Working alone and working at heights for me began years ago as an instrument technician in a large steel mill in western Pennsylvania. We always tried to work in pairs but there were occasions when I had to work alone or apart from my buddy. Working alone at heights in the basket of a lift or tied off on a rooftop is typical for many. On the best day, my comfort was in thinking that I would have my buddy and/or plant protection to respond to a radio call for help.

Suspension trauma

Let’s begin by defining suspension trauma. “Suspension trauma (also known as “harness‐induced pathology” or “orthostatic shock while suspended”) is the development of presyncopal symptoms and loss of consciousness if the human body is held motionless in a vertical position for a period of time.”1

For a deeper understanding, there is a lot of great reading available online. For the purpose of this discussion, let’s keep it short and state simply that bad things happen if you are hanging in a harness for too long.

But how long is too long?

Fall arrest industry experts commonly agree on a time of around 14 minutes, with extreme risk beyond 30 minutes. This window of time is an on-going topic of discussion within the fall arrest industry.

Now, picture yourself working alone and hanging unconscious from a lift or a parapet; not only are you a lone worker, but you are now a lone worker at risk of suspension trauma. All the comfort you thought you had now relies on someone finding you within 14 minutes or less before the effects of suspension trauma begin to put you at risk.

In addition to suspension trauma, lone workers have their own definition:

“A lone worker (LW) is an employee who performs an activity that is carried out in isolation from other workers without close or direct supervision. Such staff may be exposed to risk because there is no one to assist them and so a risk assessment may be required.”2

Lone worker safety systems have been gaining more attention and are being used to satisfy OSHA’s General Duty Clause3. The number of workers working alone is increasing, in part because employers are economically driven to do more with less, leaving workers more vulnerable. A lone worker in distress combined with the risk of suspension trauma requires a method to communicate an immediate notification of the emergency condition followed by an action plan to rapidly dispatch assistance within the shortest window of time.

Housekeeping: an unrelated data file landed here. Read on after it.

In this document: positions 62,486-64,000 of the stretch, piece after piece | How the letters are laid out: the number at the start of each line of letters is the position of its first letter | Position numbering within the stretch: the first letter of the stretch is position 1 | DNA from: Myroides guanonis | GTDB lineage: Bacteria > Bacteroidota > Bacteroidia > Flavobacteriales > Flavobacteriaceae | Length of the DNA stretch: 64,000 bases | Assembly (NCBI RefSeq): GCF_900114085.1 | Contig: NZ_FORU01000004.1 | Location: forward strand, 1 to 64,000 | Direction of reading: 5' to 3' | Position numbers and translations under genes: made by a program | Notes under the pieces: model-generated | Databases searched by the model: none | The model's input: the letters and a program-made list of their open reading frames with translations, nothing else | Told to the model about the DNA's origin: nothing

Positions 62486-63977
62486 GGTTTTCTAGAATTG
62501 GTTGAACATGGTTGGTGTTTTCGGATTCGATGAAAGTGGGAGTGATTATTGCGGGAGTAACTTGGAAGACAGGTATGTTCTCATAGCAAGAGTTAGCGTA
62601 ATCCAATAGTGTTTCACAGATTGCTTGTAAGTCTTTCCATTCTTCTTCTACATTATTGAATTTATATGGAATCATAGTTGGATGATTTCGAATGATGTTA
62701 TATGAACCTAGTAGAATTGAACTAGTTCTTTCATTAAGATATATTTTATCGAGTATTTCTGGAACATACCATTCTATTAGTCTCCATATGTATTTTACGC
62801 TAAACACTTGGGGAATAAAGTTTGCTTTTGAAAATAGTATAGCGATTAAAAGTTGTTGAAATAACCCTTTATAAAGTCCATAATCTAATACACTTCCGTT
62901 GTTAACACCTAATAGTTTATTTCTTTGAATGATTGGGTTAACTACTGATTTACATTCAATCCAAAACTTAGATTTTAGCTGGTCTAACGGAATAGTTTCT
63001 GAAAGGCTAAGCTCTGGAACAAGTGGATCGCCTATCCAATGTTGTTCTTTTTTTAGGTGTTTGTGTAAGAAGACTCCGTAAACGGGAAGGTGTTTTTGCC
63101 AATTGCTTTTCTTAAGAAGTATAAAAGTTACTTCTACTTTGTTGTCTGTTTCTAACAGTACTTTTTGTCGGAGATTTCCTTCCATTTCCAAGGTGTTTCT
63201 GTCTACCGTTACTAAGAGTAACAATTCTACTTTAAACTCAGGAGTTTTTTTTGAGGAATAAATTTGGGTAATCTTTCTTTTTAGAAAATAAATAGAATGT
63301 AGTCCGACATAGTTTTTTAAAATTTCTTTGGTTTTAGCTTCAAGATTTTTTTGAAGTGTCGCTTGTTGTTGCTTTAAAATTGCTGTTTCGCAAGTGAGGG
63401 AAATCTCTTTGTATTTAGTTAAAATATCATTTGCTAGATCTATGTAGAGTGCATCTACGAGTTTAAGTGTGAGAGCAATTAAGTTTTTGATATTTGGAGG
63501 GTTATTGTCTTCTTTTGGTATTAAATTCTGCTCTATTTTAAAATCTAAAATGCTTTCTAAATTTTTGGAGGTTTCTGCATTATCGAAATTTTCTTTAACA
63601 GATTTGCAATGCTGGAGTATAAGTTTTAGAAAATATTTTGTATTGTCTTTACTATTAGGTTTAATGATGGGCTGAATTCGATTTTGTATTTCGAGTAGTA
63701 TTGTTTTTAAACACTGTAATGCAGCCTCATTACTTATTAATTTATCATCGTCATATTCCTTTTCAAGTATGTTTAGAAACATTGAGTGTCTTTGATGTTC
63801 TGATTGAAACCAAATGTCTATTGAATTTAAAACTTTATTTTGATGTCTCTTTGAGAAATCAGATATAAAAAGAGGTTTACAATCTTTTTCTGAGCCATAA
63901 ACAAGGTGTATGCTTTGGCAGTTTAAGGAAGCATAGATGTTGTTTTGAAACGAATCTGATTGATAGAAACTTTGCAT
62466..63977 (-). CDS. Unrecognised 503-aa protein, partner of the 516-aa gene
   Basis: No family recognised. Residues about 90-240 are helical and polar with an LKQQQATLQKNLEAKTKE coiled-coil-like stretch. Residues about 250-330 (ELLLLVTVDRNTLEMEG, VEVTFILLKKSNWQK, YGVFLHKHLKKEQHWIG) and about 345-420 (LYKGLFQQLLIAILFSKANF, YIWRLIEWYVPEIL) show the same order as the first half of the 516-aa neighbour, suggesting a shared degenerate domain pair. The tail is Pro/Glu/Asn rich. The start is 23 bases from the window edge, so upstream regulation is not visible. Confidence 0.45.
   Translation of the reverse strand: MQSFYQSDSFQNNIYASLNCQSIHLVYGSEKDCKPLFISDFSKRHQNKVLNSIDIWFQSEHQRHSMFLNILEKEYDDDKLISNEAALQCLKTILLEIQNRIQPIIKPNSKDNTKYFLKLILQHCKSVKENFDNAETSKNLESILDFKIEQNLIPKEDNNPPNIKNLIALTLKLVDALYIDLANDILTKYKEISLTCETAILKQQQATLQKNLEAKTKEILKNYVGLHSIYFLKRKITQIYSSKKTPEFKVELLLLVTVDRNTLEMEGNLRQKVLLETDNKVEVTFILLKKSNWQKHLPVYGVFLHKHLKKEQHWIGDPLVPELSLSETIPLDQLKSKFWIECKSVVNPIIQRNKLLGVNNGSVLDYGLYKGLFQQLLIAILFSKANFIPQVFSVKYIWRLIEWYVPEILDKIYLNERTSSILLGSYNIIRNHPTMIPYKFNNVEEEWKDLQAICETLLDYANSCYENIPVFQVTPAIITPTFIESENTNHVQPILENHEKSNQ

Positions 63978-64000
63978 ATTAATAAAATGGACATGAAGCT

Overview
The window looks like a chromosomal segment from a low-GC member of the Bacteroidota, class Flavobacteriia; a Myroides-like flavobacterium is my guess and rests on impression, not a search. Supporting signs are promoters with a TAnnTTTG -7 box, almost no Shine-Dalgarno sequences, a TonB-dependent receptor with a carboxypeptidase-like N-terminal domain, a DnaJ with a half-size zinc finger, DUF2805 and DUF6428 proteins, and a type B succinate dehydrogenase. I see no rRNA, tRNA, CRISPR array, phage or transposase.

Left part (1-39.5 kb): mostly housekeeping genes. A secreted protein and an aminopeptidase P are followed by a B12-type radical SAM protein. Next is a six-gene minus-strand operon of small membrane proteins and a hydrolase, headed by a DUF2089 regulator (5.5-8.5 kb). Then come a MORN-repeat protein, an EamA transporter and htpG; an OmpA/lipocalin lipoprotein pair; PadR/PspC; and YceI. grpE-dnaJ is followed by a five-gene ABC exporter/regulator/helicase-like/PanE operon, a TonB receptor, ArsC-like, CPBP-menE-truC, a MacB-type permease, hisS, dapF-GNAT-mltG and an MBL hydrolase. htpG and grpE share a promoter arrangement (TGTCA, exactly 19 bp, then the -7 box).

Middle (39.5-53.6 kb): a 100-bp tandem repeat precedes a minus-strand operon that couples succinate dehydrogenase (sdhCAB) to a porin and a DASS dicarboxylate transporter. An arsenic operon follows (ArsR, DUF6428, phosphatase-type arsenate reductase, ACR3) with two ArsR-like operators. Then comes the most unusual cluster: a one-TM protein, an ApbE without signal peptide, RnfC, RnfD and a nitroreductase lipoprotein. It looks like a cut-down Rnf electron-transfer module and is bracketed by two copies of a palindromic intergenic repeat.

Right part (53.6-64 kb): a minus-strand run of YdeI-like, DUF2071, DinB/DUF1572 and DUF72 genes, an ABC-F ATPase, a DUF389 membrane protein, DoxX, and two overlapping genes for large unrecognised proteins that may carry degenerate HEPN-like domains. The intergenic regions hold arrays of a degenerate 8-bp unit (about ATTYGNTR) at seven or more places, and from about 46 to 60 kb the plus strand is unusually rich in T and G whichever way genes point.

A good plan

A good lone worker safety plan is one that identifies workers working alone and also includes specific mention of how those working at heights are protected. A good plan will include a method of providing immediate detection and notification of a worker in distress.

OSHA standards are specific regarding fall arrest and in recognizing suspension trauma, as well as the employee’s ability to self-rescue.

Under 29 CFR 1926.502 (d) (Fall Protection Systems Criteria and Practices), OSHA requires employers provide for “prompt rescue of employees in the event of a fall or shall assure that employees are able to rescue themselves. This should include identifying rescue procedures that address the potential for orthostatic intolerance and suspension trauma. Rescue procedures also should address how the rescued worker will be handled to avoid any post-rescue injuries.”4

The fall arrest industry has done a great job in offering products designed to address the need to self-rescue. The ability to perform a self-rescue assumes that the employee is conscious and uninjured.

This raises a good question: What if the employee is incapacitated and not capable of self-rescue?

If this becomes the case, and a worker is unable to self-rescue, then a “prompt rescue of employees in the event of a fall”5 is still required by OSHA 29 CFR 1926.502 (d).

The term “prompt” can be subjective, but it is here where a good lone worker plan can step in to quantify the meaning. Lone worker safety systems are designed to immediately detect a fall or other distress, as well as immediately notify others, regardless of whether the employee is conscious and capable of self-rescue.

Let’s go back to the beginning. This time you are a wearing a lone worker safety device with fall detection. You slip, trip or fall and are hanging from the lift or parapet. You are unable to self-rescue and may be either unconscious or unable to reach the radio. Without the ability to self-rescue you have no idea how long you will be hanging; let’s hope it is less than 14 minutes. This time, because of the lone worker monitoring system, there is comfort in knowing the lone worker device you are wearing will immediately detect your fall and notify others of your distress. The value of immediate notification can be the difference between help arriving within the 14-minute window and hanging with the risk of suspension trauma.

The takeaway

When developing lone worker safety and fall arrest plans, it is a good idea to identify employees using fall arrest systems with the thought that anyone could be working alone, or apart from each other at any time and a risk of being unable to provide a prompt self-rescue. Assigning a lone worker device and considering it to be required PPE along with all other required is a solid solution used to satisfy 29 CFR 1926.502 (d).